09:31 GMT +320 January 2020
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    As 200 Danish soldiers are headed to Estonia as part of a rotary NATO force, intended to secure the Baltic republic from Russian "aggression," the troops are expected to face pitfalls and snares other than out-and-out military aggression. According to the Danish Intelligence Service, the list of threats specifically includes Russian "honey traps."

    Russian and pro-Russian agents will "do their utmost" to discredit the presence of Danish soldiers and their NATO colleagues in the area, including the use of "female operatives," better known as "honey traps," a risk assessment from the Danish Defense Intelligence Service (DDIS) warned in light of the coming deployment.

    The risk assessment, which was presented to Danish parliament as the foundation for the future deployment, evaluated the threat from harassment and intimidation campaigns against the Danish forces as "high," the Danish newspaper Politiken reported.

    According to the report, the Danish troops should be particularly wary of Russia's use of good-looking women to seduce soldiers and agents and possibly put them into compromising positions.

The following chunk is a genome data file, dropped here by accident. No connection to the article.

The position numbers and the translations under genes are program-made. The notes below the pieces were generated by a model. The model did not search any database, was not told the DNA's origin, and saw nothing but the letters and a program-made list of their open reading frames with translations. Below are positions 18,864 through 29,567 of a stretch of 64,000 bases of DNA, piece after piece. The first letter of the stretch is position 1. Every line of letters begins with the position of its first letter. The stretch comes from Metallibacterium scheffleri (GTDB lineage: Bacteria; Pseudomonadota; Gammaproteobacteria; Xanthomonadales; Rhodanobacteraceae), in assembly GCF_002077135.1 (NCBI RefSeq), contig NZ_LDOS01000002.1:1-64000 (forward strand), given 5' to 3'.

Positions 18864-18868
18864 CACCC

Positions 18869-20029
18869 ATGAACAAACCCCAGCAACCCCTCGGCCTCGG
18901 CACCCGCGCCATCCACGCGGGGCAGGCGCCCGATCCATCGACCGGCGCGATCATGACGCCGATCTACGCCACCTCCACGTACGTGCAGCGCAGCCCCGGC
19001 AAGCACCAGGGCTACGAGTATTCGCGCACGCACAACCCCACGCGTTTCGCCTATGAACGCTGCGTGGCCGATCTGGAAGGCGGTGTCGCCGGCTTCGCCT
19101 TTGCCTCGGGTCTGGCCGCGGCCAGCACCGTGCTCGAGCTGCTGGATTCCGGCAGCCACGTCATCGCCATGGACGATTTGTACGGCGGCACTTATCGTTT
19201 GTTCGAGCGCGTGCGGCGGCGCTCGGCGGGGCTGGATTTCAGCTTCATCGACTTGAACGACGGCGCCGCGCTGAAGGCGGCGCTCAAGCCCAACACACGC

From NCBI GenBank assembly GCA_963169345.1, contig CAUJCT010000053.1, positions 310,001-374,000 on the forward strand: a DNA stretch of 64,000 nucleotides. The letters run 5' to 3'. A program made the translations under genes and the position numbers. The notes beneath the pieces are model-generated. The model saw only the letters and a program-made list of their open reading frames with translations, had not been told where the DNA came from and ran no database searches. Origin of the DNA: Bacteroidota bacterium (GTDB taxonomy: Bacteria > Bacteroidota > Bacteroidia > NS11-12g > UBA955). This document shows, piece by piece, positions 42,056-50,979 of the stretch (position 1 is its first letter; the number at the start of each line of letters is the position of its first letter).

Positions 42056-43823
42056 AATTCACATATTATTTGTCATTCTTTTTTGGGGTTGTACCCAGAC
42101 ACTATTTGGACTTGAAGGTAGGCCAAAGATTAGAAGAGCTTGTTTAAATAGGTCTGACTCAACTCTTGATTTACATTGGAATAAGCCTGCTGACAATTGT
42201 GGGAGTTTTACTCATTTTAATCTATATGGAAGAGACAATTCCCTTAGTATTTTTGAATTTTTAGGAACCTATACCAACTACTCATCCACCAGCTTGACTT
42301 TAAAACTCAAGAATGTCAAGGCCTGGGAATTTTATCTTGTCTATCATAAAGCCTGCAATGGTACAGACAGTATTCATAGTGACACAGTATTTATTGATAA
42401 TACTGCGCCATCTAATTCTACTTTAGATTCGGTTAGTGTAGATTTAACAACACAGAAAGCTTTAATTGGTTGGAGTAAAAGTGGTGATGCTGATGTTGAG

Another threat highlighted by the report was provocations against off-duty soldiers spending time in bars in Tallinn, Estonia's capital, or the university town of Tartu, which both have considerable Russian-speaking minorities. The Russian-speaking population of Tallinn constitutes over 40 percent of the total population of 440,000.

    Danish Defense Minister Claus Hjort Frederiksen, who went to Estonia to take part in the official opening ceremony of NATO's presence in the Baltic Sea region, which includes a newly-built barracks and an exercise area some 100 kilometers from the Russian border, ventured that DDIS fears were not unfounded.

    "The Danish soldiers will be exposed to provocation and attempts to discredit their presence. The Defense is working on how to meet that challenge," Claus Hjort Frederiksen told Politiken.

    Hjort Frederiksen also called the Russians' alleged ability to disseminate disinformation "scary."

    "They are skilled and well-informed. They know the ins and outs of the internal relations between the different NATO countries and are good at putting the finger on the sore spots," Claus Hjort Frederiksen said.

    Earlier, the head of the Estonian Information Board, Mikk Marran, also highlighted the threat of Russian "influence," predicting fights and provocations, without offering any serious arguments to support his claims. Marran only remembered the case of two British soldiers, who during a joint exercise inLatvia got into a street fight with a group of local residents. According to Marran, the incident had a "certain Russian background."

    At the 2016 Warsaw summit, NATO decided to deploy multinational battalions in the Baltic states and Poland on a rotary basis to in a bid to bolster the countries' security at their own request. The British-French force, currently stationed in the Estonian town of Tapa will be replaced by their Danish colleagues eight months from here.


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